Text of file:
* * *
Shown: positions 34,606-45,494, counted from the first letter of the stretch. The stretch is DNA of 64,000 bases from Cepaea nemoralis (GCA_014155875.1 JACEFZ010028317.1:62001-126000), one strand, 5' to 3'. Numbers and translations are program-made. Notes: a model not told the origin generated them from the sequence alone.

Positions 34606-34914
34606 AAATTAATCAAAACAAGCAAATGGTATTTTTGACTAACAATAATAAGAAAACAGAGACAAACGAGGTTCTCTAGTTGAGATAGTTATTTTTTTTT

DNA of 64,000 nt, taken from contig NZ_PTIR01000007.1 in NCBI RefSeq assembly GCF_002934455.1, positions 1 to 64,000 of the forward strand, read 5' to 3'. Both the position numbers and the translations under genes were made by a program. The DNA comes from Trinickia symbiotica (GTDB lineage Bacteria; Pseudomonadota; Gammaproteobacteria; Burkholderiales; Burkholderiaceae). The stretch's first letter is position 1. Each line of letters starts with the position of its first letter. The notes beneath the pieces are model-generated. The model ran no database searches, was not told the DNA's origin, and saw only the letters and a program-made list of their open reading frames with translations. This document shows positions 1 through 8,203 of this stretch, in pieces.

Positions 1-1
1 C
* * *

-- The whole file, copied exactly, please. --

Shown: positions 34,606-45,494, counted from the first letter of the stretch. The stretch is DNA of 64,000 bases from Cepaea nemoralis (GCA_014155875.1 JACEFZ010028317.1:62001-126000), one strand, 5' to 3'. Numbers and translations are program-made. Notes: a model not told the origin generated them from the sequence alone.

Positions 34606-34914
34606 AAATTAATCAAAACAAGCAAATGGTATTTTTGACTAACAATAATAAGAAAACAGAGACAAACGAGGTTCTCTAGTTGAGATAGTTATTTTTTTTT

DNA of 64,000 nt, taken from contig NZ_PTIR01000007.1 in NCBI RefSeq assembly GCF_002934455.1, positions 1 to 64,000 of the forward strand, read 5' to 3'. Both the position numbers and the translations under genes were made by a program. The DNA comes from Trinickia symbiotica (GTDB lineage Bacteria; Pseudomonadota; Gammaproteobacteria; Burkholderiales; Burkholderiaceae). The stretch's first letter is position 1. Each line of letters starts with the position of its first letter. The notes beneath the pieces are model-generated. The model ran no database searches, was not told the DNA's origin, and saw only the letters and a program-made list of their open reading frames with translations. This document shows positions 1 through 8,203 of this stretch, in pieces.

Positions 1-1
1 C